Private Members' Motions
What is a Private Members' Motion?
The proposals, which are made to Parliament, are known as motions. The motions moved by the ordinary members of Parliament are called Private Members' Motions. Any member could move any motion on any matter of public interest and such motions are either debated or disposed of.
Who can move Private Members' Motions?
Members of Parliament who do not hold office in government can move these motions. The Speaker, Deputy Speaker, the Deputy Chairman of Committees, the Leader of the House, the Whips, Ministers and Deputy Ministers cannot move such motions.
What are the Subject Areas?
They can be on any subject. Motions have been moved on many important matters such as reintroduction of Capital Punishment, appointment of presidential commissions and gender issues.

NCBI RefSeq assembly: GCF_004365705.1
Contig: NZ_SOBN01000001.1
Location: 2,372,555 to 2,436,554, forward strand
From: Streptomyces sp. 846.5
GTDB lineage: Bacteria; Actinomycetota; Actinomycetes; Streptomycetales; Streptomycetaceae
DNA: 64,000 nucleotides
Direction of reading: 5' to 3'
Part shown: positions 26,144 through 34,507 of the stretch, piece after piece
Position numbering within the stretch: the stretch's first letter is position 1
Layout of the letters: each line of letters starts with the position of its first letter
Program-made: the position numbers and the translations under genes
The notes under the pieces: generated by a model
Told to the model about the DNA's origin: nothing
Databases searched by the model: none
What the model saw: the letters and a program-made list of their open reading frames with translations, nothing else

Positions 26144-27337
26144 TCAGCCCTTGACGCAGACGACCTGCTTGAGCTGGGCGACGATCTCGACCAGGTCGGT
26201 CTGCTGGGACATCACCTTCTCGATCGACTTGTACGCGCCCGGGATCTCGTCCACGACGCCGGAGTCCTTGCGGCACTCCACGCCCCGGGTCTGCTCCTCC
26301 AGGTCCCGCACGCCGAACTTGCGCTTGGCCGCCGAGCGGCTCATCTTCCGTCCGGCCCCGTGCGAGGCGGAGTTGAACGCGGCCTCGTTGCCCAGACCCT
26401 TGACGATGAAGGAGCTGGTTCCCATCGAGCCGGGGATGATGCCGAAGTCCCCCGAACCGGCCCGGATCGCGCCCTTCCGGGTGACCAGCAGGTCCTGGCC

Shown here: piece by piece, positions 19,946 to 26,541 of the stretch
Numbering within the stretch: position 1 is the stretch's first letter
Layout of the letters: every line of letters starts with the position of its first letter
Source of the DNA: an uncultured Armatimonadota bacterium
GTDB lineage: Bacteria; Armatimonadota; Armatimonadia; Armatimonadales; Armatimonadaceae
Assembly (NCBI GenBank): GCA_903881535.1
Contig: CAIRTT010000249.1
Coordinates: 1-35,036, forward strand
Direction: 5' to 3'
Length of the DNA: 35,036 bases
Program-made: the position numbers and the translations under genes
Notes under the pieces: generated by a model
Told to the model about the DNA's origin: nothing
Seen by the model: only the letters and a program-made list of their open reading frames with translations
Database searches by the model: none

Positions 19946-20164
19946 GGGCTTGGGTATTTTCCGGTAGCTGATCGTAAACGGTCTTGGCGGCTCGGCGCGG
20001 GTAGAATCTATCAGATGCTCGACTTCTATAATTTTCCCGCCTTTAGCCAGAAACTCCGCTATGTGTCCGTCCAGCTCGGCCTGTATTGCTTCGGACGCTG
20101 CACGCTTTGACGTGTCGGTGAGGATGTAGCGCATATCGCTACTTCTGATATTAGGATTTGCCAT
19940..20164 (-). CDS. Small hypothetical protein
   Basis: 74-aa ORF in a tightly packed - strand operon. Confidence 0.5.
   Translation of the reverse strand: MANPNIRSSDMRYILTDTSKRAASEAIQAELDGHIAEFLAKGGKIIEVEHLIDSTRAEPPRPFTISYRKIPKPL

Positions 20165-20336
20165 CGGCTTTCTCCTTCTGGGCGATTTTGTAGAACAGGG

How they are debated?
They are moved and debated on the first Friday of the month. But no-confidence motions are given priority even if they are Private Members' Motions. They are debated during government time. The Private Members' Motions are debated for ninety minutes. The Government Minister in charge of the subject could make his observation on the matter.
What is the Procedure?
Notice should be given to the Secretary- General of Parliament. If the Speaker accepts the motion, it is included in the Order Book. But it should not be debated until the expiration of five clear days.
If a member does not move a motion that stands in his name when he is called on, it lapses unless another member duly authorised by him moves it on his behalf.
The motion needs to be seconded by another Member of Parliament.
A member who has made a motion may withdraw the same with the permission of the Parliament.
Last Updated on 12-02-2013